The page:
Album Picks: Grimes, jennylee, Cass McCombs, Archy Marshall

Posted by Billy Gil, December 11, 2015 08:47am | Post a Comment

Grimes Art Angels

grimes art angels lpJust released physically, Grimes’ Art Angels is a brightly colored collection of artpop magical realism. The drumline beats and sunny guitars and melodies of “California” and the title track could almost pass for something on mainstream radio, if not for Clare Boucher’s clarion voice cutting through. Similarly, the nimble “Flesh Without Blood” might not be the most original song Grimes has put to tape, but it’s the catchiest and is damn near irresistible. Yet in between those songs we get “Scream,” which has none of the safety of her more accessible tunes, between Taiwanese rapper Aristophanes’ twisting flow and Boucher’s curdled screech. The previously released “REALiTi” throws fans of her more straightforward electro-pop a bone, though it continues with the posi vibes and influences of K-pop and early ’90s house that flow through the rest of the album. Meanwhile, “Venus Fly,” her spacey hip hop duet with Janelle Monae, is a pure delight, coming off like a futuristic art-school spin on the Spice Girls, and “Kill vs. Maim” has the feel of the drama kids taking over a pep rally with Boucher’s yelp simultaneously spirited and demented. Boucher has no use for genre boundaries and is seemingly allergic to negativity, all of which gives Art Angels an unbeatable all-embracing energy. The biggest change from Visions is that Boucher’s personality is more front-and-center; whereas that album could be more cold and cerebral in its in-between tracks, Art Angels is entirely engaging, and even its most digitized moments are stained with blood. 


jennylee right on!

jennylee right on lpFans of Warpaint won’t be surprised to learn the debut album by the band’s bassist, Warpaint's Jenny Lee Lindberg, is full of deep, moody instrumentation. But Linberg (going by the name jennylee) is more confrontational on her own, adding atonal menace to tracks like the bracing “never.”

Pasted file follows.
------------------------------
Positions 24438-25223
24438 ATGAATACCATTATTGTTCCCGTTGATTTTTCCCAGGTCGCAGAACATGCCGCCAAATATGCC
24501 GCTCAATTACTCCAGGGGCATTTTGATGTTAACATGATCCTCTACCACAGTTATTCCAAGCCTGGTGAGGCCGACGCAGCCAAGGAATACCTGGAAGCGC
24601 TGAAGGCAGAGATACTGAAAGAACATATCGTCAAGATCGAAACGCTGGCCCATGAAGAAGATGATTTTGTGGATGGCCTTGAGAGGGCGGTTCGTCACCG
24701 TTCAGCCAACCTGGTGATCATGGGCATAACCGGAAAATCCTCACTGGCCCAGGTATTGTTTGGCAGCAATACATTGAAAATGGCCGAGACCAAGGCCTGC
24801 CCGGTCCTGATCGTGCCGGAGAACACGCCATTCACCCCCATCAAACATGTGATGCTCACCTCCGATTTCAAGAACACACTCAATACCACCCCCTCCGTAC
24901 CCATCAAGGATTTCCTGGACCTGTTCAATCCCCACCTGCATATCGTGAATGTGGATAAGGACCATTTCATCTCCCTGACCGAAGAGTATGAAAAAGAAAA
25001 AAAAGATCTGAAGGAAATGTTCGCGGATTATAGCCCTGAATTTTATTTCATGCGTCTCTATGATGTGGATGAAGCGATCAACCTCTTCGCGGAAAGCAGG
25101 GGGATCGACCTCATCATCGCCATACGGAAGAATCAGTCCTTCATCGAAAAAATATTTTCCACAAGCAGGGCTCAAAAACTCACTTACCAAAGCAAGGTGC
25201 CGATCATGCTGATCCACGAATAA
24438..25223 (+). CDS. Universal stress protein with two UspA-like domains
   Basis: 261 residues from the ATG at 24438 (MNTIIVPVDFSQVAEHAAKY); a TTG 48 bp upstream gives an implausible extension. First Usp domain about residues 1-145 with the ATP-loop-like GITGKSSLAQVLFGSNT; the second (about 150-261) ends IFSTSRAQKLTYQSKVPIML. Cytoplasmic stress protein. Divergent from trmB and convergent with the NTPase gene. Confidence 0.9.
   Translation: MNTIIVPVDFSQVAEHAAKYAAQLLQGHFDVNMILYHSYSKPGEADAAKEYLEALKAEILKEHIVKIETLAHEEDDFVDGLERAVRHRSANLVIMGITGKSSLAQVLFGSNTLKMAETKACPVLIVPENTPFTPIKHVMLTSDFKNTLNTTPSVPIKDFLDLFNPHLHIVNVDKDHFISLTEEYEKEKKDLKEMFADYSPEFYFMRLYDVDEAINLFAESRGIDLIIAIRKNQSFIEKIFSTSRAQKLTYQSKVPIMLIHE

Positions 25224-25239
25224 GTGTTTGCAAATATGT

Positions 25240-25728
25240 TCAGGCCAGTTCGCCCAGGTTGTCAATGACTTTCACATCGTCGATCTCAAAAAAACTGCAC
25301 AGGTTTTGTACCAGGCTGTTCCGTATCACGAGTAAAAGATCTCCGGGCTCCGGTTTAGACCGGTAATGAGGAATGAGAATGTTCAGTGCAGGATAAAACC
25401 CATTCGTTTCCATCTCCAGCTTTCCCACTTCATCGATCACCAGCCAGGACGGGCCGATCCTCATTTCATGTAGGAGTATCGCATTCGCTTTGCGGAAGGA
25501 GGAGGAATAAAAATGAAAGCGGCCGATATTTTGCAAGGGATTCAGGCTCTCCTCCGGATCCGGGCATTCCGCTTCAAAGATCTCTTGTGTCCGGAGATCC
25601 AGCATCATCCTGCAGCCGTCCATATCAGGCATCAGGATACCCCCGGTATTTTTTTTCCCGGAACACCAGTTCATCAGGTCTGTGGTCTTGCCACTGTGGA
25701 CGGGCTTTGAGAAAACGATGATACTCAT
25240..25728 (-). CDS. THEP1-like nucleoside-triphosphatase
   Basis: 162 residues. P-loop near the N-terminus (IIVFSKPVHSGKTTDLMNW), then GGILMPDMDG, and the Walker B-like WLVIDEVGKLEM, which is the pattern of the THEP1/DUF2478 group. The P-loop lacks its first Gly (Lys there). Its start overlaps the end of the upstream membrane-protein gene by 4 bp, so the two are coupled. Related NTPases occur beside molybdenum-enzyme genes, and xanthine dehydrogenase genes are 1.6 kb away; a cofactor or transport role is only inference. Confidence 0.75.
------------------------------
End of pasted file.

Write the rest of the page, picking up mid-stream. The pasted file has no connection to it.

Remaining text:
Cass McCombs A Folk Set Apart

cass mccombs a folk set apartCass McCombs is tough to pin down. His albums vary between droll rockers, stylish country-folk and experimental pieces, but they’re also immaculately curated and presented. So his outtakes collection (subtitled Rarities, B-Sides & Space Junk, Etc.) is a welcome addition to his catalog, presenting an alternate version of his past decade of releases and new shades to his already impressive resume of talents. Bashed-out tunes like “I Cannot Lie” and “A.Y.D.” sit next to the punky “Oatmeal,” paisley “Twins” and haunting solo outings like “If You Loved Me Before…” The sheer amount of quality here is a testament to McCombs’ editorial skill—these tracks may not have fit into albums like Big Wheel and Others, but they’re too good to have remained on the cutting-room floor.


Archy MarshallA New Place 2 Drown

archy marshall a new place 2 drown lpJust when we had our year-end album lists all figured out, Archy Marshall, the whiz kid behind the bleak guitar-hop of King Krule, comes out with a killer new album under his own name. A New Place 2 Drown more confidently tunnels through spare, grimey laptop-spawned environs as Marshall’s rhymes and thoughts fade in and out. A New Place 2 Drown feels like a restless night you can’t shake.

See all of this week's new releases

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Cass Mccombs (16), Jennylee (4), Grimes (29), New Releases (214), New Albums (213), Album Picks (146), Archy Marshall (3)